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A Summer Ritual: All Along the Fire Tower

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A Summer Ritual: All Along the Fire Tower


A Summer Ritual: All Along the Fire Tower

A Summer Ritual: All Along the Fire Tower

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  • <iframe src="" width="100%" height="290" frameborder="0" scrolling="no" title="NPR embedded audio player">
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Jeanne Duhem, a fire lookout in the El Dorado National Forest in northern California, has been watching for fires every summer for 27 years. After World War II, the U.S. Forest Service operated 600 lookout towers in California. Now, only 55 are staffed. Melissa Block talks with Duhem.


A few hundred miles to the north of the Day Fire, Jeanne Duhem has her eyes peeled for smoke. For the 28 years she's spent her summers as a fire lookout in the El Dorado National Forest, between Sacramento and Lake Tahoe. From May through October, Duhem spends her days high up in an observation tower.

Her living and working quarters are just 14 feet wide by 14 feet long, with windowed walls providing panoramic views of some beautiful country. Jeanne Duhem spoke with us from her post today and she described a fire she spotted in 1979, her first year on the job.

JEANNE DUHEM: The (unintelligible) fire started and I had first call on it. And I saw the little smoke and I called it in. And that fire turned out to be a really big huge fire and it burned for 10 days, and there was like ashes landing on me. And I saw an eagle just floating upstream with its head hanging down and I knew that this - this was a female eagle - she had a nest with babies in it that got burnt up. And I was just so distraught over that I couldn't stop crying.

And then the fire turned and came north and I could see the trees exploding. You know, the swirl of flame would come around them and then just blow them up out of the ground and explode them. And it was just incredible to see that. And that's when I decided that I have to be a lookout.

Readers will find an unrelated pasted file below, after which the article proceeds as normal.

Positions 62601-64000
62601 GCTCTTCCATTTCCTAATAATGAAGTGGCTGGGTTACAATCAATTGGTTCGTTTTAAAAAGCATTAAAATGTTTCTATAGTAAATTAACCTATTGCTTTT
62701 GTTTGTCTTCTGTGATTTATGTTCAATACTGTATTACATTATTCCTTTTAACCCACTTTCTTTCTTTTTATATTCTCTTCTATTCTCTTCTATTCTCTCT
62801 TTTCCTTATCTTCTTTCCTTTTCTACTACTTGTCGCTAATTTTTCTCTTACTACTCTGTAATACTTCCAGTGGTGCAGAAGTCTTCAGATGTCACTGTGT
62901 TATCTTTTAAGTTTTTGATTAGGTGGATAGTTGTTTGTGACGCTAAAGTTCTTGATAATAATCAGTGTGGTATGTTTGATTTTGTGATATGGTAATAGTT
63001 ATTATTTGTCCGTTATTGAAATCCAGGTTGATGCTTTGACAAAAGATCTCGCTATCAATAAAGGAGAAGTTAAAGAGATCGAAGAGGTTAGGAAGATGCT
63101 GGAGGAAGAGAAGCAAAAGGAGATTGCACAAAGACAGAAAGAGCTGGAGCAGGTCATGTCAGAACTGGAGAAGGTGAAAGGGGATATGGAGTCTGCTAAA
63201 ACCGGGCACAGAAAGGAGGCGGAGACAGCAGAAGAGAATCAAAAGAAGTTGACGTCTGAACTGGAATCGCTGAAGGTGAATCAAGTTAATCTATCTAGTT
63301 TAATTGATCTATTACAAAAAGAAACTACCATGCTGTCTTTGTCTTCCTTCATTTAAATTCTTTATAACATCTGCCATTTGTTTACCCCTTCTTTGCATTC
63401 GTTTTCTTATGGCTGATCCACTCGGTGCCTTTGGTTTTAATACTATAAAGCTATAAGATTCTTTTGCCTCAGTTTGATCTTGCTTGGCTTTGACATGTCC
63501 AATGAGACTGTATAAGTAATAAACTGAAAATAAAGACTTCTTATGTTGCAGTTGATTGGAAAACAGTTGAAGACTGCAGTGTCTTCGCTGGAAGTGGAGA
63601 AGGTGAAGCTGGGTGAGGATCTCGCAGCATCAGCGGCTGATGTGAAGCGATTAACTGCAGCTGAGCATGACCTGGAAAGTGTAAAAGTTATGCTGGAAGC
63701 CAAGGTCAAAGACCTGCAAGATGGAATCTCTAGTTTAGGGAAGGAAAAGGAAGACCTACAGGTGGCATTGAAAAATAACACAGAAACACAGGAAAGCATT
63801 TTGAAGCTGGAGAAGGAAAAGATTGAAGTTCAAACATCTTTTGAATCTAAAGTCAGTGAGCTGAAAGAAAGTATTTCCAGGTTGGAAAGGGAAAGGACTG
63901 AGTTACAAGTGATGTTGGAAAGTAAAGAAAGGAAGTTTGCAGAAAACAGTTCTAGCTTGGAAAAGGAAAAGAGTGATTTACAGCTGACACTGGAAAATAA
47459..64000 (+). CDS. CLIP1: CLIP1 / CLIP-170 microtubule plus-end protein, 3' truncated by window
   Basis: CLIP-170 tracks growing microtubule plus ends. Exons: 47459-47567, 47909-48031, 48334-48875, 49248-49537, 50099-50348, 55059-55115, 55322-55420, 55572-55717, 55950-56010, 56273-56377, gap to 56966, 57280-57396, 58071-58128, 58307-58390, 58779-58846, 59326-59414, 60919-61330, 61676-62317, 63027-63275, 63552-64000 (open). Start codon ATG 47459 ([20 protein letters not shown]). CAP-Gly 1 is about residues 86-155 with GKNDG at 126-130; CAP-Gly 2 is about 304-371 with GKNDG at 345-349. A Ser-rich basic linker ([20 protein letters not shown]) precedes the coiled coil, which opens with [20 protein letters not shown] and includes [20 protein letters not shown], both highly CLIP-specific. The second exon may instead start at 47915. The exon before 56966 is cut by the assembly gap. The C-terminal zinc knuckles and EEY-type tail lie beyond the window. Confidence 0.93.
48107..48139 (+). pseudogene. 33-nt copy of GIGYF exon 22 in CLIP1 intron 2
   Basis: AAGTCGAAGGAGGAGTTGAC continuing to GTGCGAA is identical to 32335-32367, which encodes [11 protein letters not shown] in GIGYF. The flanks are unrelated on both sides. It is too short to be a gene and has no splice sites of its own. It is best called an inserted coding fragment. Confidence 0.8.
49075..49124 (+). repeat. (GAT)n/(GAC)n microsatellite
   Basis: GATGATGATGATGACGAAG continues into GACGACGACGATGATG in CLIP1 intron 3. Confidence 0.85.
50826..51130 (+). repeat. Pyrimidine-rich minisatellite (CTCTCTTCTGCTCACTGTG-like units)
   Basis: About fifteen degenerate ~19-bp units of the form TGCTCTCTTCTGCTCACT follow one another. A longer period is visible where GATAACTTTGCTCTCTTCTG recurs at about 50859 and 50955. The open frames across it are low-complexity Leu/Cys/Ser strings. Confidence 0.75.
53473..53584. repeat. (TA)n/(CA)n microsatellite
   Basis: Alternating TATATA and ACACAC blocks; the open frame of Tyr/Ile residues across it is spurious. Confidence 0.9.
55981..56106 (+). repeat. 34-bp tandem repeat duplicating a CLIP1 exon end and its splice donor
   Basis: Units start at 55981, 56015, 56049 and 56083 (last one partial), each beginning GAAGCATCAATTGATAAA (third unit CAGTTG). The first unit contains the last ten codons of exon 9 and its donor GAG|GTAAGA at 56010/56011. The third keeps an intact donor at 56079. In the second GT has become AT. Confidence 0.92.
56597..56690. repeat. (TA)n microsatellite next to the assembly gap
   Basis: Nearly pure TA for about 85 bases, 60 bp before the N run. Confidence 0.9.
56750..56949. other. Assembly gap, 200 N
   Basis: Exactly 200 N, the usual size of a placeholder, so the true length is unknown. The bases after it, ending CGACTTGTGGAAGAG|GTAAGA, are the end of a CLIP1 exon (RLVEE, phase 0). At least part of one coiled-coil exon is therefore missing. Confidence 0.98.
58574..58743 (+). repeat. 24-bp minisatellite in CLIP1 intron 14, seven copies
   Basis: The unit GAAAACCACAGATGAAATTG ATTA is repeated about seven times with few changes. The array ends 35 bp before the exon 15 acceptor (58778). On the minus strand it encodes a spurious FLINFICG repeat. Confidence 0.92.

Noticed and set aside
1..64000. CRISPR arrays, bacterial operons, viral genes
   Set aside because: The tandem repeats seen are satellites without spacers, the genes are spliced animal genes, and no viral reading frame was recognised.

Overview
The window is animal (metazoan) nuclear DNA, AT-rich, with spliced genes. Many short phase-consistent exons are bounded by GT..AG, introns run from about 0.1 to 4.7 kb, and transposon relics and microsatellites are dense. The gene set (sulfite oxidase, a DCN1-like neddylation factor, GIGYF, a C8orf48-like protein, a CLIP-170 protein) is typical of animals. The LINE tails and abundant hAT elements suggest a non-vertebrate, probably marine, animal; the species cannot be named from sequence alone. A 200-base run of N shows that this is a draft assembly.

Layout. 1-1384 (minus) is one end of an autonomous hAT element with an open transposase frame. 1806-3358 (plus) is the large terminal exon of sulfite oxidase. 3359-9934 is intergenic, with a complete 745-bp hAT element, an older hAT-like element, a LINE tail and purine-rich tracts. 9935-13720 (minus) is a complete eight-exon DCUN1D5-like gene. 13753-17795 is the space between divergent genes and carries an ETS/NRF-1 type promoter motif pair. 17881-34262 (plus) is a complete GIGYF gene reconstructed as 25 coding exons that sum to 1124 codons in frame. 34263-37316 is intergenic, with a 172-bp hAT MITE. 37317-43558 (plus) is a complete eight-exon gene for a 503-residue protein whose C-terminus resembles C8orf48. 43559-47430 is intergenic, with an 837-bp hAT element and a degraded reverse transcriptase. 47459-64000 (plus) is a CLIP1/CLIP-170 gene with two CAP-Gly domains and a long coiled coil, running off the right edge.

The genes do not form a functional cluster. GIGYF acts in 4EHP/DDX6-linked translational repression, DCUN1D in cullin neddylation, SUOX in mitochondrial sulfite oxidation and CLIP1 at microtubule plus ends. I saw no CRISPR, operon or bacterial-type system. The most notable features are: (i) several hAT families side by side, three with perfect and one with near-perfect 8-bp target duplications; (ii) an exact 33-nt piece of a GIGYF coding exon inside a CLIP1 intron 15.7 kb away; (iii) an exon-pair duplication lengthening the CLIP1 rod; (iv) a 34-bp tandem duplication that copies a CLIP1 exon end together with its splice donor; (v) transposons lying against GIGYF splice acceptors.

BLOCK: That was your very first season.

DUHEM: Yeah. And that did it. It was awesome.

BLOCK: And 28 years later, you're still there.

DUHEM: I'm still doing it.

BLOCK: What for you, is the appeal of being up there? For a lot of people, I think, it would seem like a lonely life. But you obviously like it, you've been doing it for 28 years now.

DUHEM: Yes. I enjoy the solitude and I am self-supervised, self-disciplined - so the loneliness doesn't really affect me.

BLOCK: Do you have visitors?

DUHEM: Yeah, people can come up.

BLOCK: Would these be, you know, hikers coming by just wanting to take a little...?

DUHEM: Yeah, hikers, dirt bikers, just forest visitors in general.

BLOCK: You're how high up in the air in that tower?

DUHEM: Sixty feet.

BLOCK: Sixty feet. And what's it like to be 60 feet up and watch a big storm come in?

DUHEM: Oh, that's pretty good, because when - if the winds come hard enough the tower will shake and it's kind of like a little earthquake that lasts for hours. And when the lightning happens it's quite thrilling. It's exciting. When it comes within a couple of miles, I have a stool that I stand on with glass insulators on the feet and that keeps me from getting fried.

BLOCK: And would you be marking where those lightning hits are in case something...

DUHEM: Yeah, I try to keep a list, because they happen so fast. It's pretty active, and your hair's standing straight out from your body because the electricity's so close in the air.


DUHEM: Yeah. It's really something.

BLOCK: What's the longest you've had to stand on that stool during a storm?

DUHEM: Oh, I don't know, a couple of hours. You can jump down and jump back up and sometimes those storms last quite a while.

BLOCK: Well, it must get a little tiresome up on that stool for that long.

DUHEM: You don't have time to think about that, the electricity keeps you energized.

BLOCK: Wow, but those hits could be the start of another fire.

DUHEM: Absolutely. They've done it lots of times. I've seen them do it.

BLOCK: Well, Jeanne Duhem, thanks very much. Good to talk to you.

DUHEM: All righty.

BLOCK: Take good care.

DUHEM: Ok. You too. Bye-bye.

BLOCK: Jeanne Duhem works as a fire lookout for the U.S. Forest Service in the El Dorado National Forest in northern California. And the answer to the frequently asked question is: the bathroom is at the bottom of the tower.

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